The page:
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Functions

Check how far along (in %) your program is in a file

Terminal - Check how far along (in %) your program is in a file
F=bigdata.xz; lsof -o0 -o -Fo $F | awk -Ft -v s=$(stat -c %s $F) '/^o/{printf("%d%%\n", 100*$2/s)}'
2015-09-19 22:22:43
User: flatcap
Functions: awk stat
7
Check how far along (in %) your program is in a file

Imagine you've started a long-running process that involves piping data,

but you forgot to add the progress-bar option to a command.

e.g.

xz -dc bigdata.xz | complicated-processing-program > summary

.

This command uses lsof to see how much data xz has read from the file.

lsof -o0 -o -Fo FILENAME

Display offsets (-o), in decimal (-o0), in parseable form (-Fo)

This will output something like:

.

p12607

f3

o0t45187072

.

Process id (p), File Descriptor (f), Offset (o)

.

We stat the file to get its size

stat -c %s FILENAME

.

Then we plug the values into awk.

Split the line at the letter t: -Ft

Define a variable for the file's size: -s=$(stat...)

Only work on the offset line: /^o/

.

Note this command was tested using the Linux version of lsof.

Because it uses lsof's batch option (-F) it may be portable.

.

Thanks to @unhammer for the brilliant idea.

Alternatives

There are 17 alternatives - vote for the best!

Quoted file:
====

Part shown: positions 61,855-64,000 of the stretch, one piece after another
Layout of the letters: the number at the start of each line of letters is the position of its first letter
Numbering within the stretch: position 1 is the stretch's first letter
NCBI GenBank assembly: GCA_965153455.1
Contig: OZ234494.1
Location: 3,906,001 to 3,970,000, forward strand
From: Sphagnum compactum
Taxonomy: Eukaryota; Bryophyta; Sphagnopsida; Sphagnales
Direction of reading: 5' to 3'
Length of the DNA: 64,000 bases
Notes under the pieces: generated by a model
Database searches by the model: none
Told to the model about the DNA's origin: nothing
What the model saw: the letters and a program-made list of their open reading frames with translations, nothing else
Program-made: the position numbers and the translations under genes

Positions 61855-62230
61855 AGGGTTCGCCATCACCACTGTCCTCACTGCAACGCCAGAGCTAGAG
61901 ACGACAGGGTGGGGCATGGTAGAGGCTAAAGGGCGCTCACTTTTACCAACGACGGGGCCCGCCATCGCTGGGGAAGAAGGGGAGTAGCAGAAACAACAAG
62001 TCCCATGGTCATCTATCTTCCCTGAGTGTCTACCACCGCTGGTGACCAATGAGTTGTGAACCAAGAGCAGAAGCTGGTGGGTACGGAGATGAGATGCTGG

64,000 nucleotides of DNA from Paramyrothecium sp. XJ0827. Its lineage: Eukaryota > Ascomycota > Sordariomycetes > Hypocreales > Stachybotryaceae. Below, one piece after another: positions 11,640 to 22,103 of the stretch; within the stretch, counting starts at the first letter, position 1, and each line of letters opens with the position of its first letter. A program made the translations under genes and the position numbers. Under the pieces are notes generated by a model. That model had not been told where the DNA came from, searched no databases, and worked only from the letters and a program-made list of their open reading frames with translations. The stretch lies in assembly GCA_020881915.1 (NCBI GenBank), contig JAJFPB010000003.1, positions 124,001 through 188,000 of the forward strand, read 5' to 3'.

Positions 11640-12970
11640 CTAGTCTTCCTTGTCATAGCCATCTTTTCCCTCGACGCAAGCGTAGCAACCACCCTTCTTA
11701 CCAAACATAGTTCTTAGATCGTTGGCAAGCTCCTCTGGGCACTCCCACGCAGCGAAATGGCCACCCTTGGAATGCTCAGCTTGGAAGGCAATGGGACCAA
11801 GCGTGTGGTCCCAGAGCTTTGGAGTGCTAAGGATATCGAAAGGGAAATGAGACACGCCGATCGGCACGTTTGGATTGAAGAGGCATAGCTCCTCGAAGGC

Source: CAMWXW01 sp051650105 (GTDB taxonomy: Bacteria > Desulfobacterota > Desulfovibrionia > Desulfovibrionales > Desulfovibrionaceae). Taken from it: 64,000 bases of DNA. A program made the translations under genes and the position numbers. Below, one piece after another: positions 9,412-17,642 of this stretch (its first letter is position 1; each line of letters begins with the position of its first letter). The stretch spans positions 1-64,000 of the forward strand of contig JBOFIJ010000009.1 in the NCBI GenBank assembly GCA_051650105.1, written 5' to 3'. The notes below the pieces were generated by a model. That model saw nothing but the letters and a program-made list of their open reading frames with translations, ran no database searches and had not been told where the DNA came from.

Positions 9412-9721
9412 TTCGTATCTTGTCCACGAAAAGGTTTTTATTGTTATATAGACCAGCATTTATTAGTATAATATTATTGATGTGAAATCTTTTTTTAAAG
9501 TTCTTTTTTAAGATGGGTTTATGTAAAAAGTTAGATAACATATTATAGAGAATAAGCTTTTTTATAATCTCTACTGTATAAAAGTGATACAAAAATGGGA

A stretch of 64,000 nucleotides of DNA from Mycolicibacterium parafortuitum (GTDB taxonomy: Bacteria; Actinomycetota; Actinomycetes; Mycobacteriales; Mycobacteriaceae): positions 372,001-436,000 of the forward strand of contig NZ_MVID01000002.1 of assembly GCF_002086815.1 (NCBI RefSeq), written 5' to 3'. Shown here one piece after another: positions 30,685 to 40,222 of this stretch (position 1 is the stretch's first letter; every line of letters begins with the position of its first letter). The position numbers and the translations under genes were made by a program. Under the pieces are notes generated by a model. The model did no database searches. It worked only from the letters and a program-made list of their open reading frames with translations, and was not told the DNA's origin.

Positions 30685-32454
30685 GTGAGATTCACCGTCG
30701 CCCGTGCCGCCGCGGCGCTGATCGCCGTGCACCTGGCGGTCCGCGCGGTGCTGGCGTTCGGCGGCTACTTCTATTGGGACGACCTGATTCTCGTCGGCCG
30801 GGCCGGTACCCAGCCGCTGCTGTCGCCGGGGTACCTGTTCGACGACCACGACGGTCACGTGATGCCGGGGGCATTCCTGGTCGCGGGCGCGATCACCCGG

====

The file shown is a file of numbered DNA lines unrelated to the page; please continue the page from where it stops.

Terminal - Alternatives
f=bigdata.xz; calc "round($(lsof -o0 -o "$f"|awk '{o=substr($7,3)}END{print o}')/$(stat -c %s "$f")*100)"
2015-09-19 18:27:12
User: unhammer
2

Say you're started "xzcat bigdata.xz | complicated-processing-program >summary" an hour ago, and you of course forgot to enable progress output (you could've just put "awk 'NR%1000==0{print NR>"/dev/stderr"}{print}'" in the pipeline but it's too late for that now). But you really want some idea of how far along your program is. Then you can run the above command to see how many % along xzcat is in reading the file.

Note that this is for the GNU/Linux version of lsof; the one found on e.g. Darwin has slightly different output so the awk part may need some tweaks.

Know a better way?

If you can do better, submit your command here.

What others think

A simple way you can test the command is using pv

(very useful, and there are examples on commandlinefu).

.

Open two terminals.

pv -L 10000 bigfile.xz > /dev/null

.

F=bigdata.xz; lsof -o0 -o -Fo $F | awk -Ft -v s=$(stat -c %s $F) '/^o/{printf("%d%%\n", 100*$2/s)}'

3%

...

If lsof gives warning messages, you can quieten them:

...; lsof ... 2> /dev/null | ...
Comment by flatcap 117 weeks and 1 day ago

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